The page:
Traditional Medicaid eligibility varies by state, but is generally limited to low-income children, women, older adults and people with disabilities who receive Supplemental Security Income (SSI).
The Affordable Care Act (ACA) allows states to expand Medicaid eligibility (the process is referred to as "Medicaid Expansion") to uninsured adults and children whose incomes are at or below 138% of the federal poverty level (FPL), including many who live with mental illness. Not every state has opted to expand Medicaid leaving many people living with mental illness without access to affordable health insurance.
Why Are States Requesting Waivers to Expand Medicaid?
The U.S. Department of Health and Human Services (HHS) has the power to approve experimental programs that would benefit low-income people not traditionally covered under Medicaid using the Section 1115 waiver. States that did not choose to expand Medicaid can apply for this waiver to expand coverage.
States involved in the Section 1115 waiver project have taken a unique approach to Medicaid coverage using private health insurance plan options. Some have introduced cost-sharing or co-pay requirements for participants and limited certain types of coverage such as non-emergency medical transportation (NEMT). Additionally, services such as Assertive Community Treatment (ACT), psychiatric rehabilitation and housing supports–which are covered in many existing Medicaid programs–may not be covered.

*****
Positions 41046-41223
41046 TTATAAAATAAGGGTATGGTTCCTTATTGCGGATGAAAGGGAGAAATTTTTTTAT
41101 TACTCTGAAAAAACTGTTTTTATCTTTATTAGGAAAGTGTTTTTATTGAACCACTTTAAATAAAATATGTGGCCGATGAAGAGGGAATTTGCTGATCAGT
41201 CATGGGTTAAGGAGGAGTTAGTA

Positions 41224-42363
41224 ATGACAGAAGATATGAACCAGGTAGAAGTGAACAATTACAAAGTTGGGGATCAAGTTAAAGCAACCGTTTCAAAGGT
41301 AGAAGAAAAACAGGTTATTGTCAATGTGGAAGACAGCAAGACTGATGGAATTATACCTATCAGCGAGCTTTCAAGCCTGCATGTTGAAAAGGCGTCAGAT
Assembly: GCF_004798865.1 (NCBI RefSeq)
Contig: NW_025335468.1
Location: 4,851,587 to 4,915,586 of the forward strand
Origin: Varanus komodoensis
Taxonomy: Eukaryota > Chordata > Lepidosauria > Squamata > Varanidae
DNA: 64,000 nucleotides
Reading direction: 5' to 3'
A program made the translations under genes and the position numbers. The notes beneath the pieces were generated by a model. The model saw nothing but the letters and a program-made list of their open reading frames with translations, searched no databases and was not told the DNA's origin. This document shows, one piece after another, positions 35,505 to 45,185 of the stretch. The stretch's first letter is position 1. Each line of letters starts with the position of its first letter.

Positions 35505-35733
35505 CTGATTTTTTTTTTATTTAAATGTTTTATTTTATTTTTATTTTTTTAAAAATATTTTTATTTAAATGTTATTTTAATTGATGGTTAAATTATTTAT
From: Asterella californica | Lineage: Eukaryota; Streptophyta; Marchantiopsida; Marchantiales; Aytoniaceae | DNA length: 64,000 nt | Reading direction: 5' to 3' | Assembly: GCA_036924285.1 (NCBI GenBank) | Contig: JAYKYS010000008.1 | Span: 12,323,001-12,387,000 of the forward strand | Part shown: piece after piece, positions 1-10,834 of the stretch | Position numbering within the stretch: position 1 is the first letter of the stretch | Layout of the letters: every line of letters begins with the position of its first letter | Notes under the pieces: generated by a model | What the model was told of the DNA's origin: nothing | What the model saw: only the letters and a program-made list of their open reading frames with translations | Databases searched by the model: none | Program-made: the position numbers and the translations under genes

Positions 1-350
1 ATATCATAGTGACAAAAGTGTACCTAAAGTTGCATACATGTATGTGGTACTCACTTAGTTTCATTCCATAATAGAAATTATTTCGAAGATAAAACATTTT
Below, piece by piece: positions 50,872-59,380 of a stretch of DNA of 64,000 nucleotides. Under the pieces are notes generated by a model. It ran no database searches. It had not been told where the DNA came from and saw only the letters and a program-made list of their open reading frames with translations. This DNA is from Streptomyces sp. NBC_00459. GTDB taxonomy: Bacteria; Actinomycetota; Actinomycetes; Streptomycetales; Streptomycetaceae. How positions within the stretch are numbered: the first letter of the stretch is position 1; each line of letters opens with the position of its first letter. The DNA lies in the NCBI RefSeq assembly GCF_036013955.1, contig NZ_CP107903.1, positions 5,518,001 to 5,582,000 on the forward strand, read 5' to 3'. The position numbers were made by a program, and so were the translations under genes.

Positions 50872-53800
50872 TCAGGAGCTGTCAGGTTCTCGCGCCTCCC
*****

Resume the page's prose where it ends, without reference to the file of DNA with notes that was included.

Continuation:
Where Does NAMI Stand
Expand Medicaid in Every State
NAMI urges that Medicaid be expanded in every state with adequate mental health services and supports included in the plans. Expanding Medicaid doesn't mean that every state has the same quality of care. While the federal government offers incentives to adopt robust plans, not all states take advantage of them. NAMI wants to ensure that every state chooses the best plan for people living with mental illness so that they can get services they need.
States Should Apply for Section 1115 Waivers
If a state has expanded Medicaid we urge them to apply for Section 1115 waivers to have adequate mental health services and supports included in the plans. Measures like cost-sharing agreements have the potential to reduce enrollment and limit access to necessary treatments. While expanded eligibility is wonderful, Medicaid expansion programs must provide people with the coverage necessary to achieve recovery.
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